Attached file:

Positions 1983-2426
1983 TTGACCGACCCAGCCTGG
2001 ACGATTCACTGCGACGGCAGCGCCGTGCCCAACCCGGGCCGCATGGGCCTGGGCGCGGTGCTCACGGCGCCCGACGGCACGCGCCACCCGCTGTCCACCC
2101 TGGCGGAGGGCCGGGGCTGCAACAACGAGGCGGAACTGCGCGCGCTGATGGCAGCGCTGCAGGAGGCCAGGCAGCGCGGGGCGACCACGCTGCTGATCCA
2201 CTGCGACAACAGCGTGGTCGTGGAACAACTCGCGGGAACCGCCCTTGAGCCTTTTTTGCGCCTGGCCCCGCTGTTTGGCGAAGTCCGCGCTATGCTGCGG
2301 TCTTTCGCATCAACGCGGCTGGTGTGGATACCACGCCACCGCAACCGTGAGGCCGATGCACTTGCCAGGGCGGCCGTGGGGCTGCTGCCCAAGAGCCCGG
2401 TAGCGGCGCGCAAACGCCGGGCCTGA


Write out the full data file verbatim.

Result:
Positions 1983-2426
1983 TTGACCGACCCAGCCTGG
2001 ACGATTCACTGCGACGGCAGCGCCGTGCCCAACCCGGGCCGCATGGGCCTGGGCGCGGTGCTCACGGCGCCCGACGGCACGCGCCACCCGCTGTCCACCC
2101 TGGCGGAGGGCCGGGGCTGCAACAACGAGGCGGAACTGCGCGCGCTGATGGCAGCGCTGCAGGAGGCCAGGCAGCGCGGGGCGACCACGCTGCTGATCCA
2201 CTGCGACAACAGCGTGGTCGTGGAACAACTCGCGGGAACCGCCCTTGAGCCTTTTTTGCGCCTGGCCCCGCTGTTTGGCGAAGTCCGCGCTATGCTGCGG
2301 TCTTTCGCATCAACGCGGCTGGTGTGGATACCACGCCACCGCAACCGTGAGGCCGATGCACTTGCCAGGGCGGCCGTGGGGCTGCTGCCCAAGAGCCCGG
2401 TAGCGGCGCGCAAACGCCGGGCCTGA